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The Internet of Things (IoT)

Abstract: We’re entering a new era of computing technology that many are calling the Internet of Things (IoT). Machine to machine, machine to infrastructure, machine to environment, the Internet of Everything, the Internet of Intelligent Things, intelligent systems—call it what you want, but it’s happening, and its potential is huge.


We see the IoT as billions of smart, connected “things” that will encompass every aspect of our lives, and its foundation is the intelligence that embedded processing provides. The IoT is comprised of smart machines interacting and communicating with other machines, objects, environments and infrastructures. As a result, huge volumes of data are being generated, and that data is being processed into useful actions that can “command and control” things to make our lives much easier and safer—and to reduce our impact on the environment.


Depending on who you talk to, the Internet of Things (IoT) is defined in different ways, and it encompass many aspects of life—from connected homes and cities to connected cars and roads (yes, roads) to devices that track an individual’s behavior and use the data collected for “push” services. Some mention one trillion Internet-connected devices by 2025 and define mobile phones as the “eyes and ears” of the applications connecting all of those connected “things.” Depending on the context, others give examples that are less phone-centric, speak of a class of devices that do not exist today or point to Google’s augmented-reality smart glasses as an indication of things to come.

Everyone, however, thinks of the IoT as billions of connections (a sort of “universal global neural network” in the cloud) that will encompass every aspect of our lives. All of this public discussion suggests the IoT is finally becoming a hot topic within the mainstream media. Many recent articles point to the IoT as the interaction and exchange of data (lots of it) between machines and objects, and now there are product definitions reflecting the same concept. Hence, from a technology perspective, the IoT is being defined as smart machines interacting and communicating with other machines, objects, environments and infrastructures, resulting in volumes of data generated and processing of that data into useful actions that can “command and control” things and make life much easier for human beings.

A quick Internet search highlighted the following example use cases/applications under consideration:

  • Machine-to-machine communication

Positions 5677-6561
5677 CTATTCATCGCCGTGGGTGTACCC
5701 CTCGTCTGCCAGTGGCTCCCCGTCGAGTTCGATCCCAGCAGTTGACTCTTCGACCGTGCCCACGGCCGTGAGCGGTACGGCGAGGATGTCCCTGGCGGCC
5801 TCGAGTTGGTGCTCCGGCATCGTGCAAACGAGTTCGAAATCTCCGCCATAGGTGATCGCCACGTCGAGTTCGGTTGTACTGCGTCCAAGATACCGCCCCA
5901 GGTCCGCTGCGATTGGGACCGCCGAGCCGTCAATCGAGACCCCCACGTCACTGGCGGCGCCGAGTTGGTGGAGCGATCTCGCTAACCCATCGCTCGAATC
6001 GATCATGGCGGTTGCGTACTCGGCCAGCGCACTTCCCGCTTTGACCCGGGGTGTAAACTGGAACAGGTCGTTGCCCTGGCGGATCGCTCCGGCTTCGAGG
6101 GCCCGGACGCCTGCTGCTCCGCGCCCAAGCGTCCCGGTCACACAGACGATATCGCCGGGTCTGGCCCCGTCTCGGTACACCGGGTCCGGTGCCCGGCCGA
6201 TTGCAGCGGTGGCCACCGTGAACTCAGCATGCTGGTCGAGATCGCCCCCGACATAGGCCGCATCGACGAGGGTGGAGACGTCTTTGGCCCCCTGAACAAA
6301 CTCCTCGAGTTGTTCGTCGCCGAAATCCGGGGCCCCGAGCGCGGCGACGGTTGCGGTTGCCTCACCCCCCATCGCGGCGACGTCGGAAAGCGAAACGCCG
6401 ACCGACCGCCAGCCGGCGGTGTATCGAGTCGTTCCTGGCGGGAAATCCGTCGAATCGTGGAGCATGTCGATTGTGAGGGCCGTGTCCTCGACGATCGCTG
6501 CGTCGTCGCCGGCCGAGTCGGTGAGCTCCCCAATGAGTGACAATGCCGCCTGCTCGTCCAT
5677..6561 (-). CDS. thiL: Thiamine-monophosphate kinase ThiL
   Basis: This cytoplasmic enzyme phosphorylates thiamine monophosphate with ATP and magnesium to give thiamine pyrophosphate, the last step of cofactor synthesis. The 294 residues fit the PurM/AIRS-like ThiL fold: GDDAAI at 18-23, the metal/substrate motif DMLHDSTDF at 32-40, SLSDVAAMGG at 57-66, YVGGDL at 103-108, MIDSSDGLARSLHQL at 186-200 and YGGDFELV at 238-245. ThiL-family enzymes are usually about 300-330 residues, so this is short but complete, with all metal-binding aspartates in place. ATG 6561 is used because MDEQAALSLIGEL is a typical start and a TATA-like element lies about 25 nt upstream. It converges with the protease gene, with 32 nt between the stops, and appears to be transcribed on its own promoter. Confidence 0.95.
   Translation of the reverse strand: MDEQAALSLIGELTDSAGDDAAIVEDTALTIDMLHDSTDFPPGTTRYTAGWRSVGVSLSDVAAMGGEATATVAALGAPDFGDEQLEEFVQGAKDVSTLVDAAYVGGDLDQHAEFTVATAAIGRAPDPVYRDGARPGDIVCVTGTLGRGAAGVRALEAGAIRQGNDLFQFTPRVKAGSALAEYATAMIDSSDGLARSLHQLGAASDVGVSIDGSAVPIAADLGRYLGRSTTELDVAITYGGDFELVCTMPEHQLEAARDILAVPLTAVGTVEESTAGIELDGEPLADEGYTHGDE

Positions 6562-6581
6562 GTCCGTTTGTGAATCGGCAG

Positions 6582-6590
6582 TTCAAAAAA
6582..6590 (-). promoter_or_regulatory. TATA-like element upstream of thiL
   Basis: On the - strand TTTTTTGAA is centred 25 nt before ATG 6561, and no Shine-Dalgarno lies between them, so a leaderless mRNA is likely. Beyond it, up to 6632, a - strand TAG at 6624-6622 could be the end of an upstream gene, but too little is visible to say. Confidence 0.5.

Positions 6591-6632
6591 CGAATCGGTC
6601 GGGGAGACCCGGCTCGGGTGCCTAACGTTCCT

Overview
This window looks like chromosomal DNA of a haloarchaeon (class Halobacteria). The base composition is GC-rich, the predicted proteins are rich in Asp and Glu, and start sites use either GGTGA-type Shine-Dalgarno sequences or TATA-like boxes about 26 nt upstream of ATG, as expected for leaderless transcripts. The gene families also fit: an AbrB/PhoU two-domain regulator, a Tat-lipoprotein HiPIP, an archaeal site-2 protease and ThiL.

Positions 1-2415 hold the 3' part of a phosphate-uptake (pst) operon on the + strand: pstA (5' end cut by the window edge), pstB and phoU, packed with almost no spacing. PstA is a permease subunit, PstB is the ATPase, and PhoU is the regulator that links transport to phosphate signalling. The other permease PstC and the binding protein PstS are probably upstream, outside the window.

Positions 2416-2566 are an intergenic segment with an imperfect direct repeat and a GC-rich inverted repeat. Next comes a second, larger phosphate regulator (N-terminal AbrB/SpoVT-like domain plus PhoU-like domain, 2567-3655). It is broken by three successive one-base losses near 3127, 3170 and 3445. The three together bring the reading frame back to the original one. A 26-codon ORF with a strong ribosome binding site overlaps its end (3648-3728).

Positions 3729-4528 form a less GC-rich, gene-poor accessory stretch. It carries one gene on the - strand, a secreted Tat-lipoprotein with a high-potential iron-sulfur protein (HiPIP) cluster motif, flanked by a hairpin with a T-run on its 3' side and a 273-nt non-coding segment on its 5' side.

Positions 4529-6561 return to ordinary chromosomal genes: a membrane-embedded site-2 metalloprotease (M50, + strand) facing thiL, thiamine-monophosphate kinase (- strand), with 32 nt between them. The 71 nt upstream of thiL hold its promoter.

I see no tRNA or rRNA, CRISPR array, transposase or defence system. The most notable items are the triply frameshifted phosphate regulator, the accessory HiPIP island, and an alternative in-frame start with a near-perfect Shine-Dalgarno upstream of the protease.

• Machine-to-infrastructure communication
  • Telehealth: remote or real-time pervasive monitoring of patients, diagnosis and drug delivery
  • Continuous monitoring of, and firmware upgrades for, vehicles
  • Asset tracking of goods on the move
  • Automatic traffic management
  • Remote security and control
  • Environmental monitoring and control
  • Home and industrial building automation
  • “Smart” applications, including cities, water, agriculture, buildings, grid, meters, broadband, cars, appliances, tags, animal farming and the environment, to name a few.

Making Things Smart (Internet of Things)

Do an IoT-related web search, and you’ll quickly notice the overuse of the term “smart.” So, what does it really mean when something is smart, and what makes an object smart? For example, how would a refrigerator or a toaster oven that hasn’t been considered smart become a smart appliance?

Today, we are seeing the electrification of the world around us. Almost any manufactured good now includes an embedded processor (typically a microcontroller, or MCU), along with user interfaces, that can add programmability and deterministic “command and control” functionality. The electrification of the world and the pervasiveness of embedded processing are the keys to making objects “smart.”

Your old toaster that mechanically controlled the color of your toast now has an MCU in it, and the MCU controls the color of your toast. The toaster completes its task more consistently and reliably, and because it is now a smart toaster, it has the ability to communicate with you electronically using its touch pad or switches.

After a device becomes smart through the integration of embedded processing, the next logical step is remote communication with the smart device to help make life easier. For example, if I am running late at the office, can I turn on my house lights for security reasons using my laptop or mobile phone?

Communication capability and remote manual control lead to the next step … how do I automate things and, based on my settings and with sophisticated cloud-based processing, make things happen without my intervention? That’s the ultimate goal of some IoT applications. And, for those applications to connect with and leverage the Internet to achieve this goal, they must first become “smart” (incorporate an MCU/embedded processor with an associated unique ID) then connected and, finally, controlled. Those capabilities can then enable a new class of services that makes life easier for their users.

For the network, sophisticated cloud-based processing requires a new generation of communications processors that can keep track of all of those connected devices, communicate with them and translate their functionality into useful services … all with non- linear improvement to their performance and efficiency. The challenge will be to build secure networks that keep up with demand, while simultaneously reducing energy consumption and cost of equipment. This will require all kinds of innovations, well beyond the improvements Moore’s law can deliver.


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